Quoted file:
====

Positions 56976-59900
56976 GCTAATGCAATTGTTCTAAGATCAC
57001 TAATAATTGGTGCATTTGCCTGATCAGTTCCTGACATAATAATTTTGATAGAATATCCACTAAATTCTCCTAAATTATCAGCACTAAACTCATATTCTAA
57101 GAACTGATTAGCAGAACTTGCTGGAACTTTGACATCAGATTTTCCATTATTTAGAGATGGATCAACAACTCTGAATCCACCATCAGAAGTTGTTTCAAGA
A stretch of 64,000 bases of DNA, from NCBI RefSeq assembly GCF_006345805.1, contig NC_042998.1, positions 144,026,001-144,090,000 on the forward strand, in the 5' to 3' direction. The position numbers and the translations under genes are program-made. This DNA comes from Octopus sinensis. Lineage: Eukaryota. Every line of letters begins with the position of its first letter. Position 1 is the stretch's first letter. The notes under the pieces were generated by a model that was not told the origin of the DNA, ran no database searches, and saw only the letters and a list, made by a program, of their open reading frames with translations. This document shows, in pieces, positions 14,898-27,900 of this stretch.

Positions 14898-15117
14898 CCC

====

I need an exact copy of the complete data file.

Positions 56976-59900
56976 GCTAATGCAATTGTTCTAAGATCAC
57001 TAATAATTGGTGCATTTGCCTGATCAGTTCCTGACATAATAATTTTGATAGAATATCCACTAAATTCTCCTAAATTATCAGCACTAAACTCATATTCTAA
57101 GAACTGATTAGCAGAACTTGCTGGAACTTTGACATCAGATTTTCCATTATTTAGAGATGGATCAACAACTCTGAATCCACCATCAGAAGTTGTTTCAAGA
A stretch of 64,000 bases of DNA, from NCBI RefSeq assembly GCF_006345805.1, contig NC_042998.1, positions 144,026,001-144,090,000 on the forward strand, in the 5' to 3' direction. The position numbers and the translations under genes are program-made. This DNA comes from Octopus sinensis. Lineage: Eukaryota. Every line of letters begins with the position of its first letter. Position 1 is the stretch's first letter. The notes under the pieces were generated by a model that was not told the origin of the DNA, ran no database searches, and saw only the letters and a list, made by a program, of their open reading frames with translations. This document shows, in pieces, positions 14,898-27,900 of this stretch.

Positions 14898-15117
14898 CCC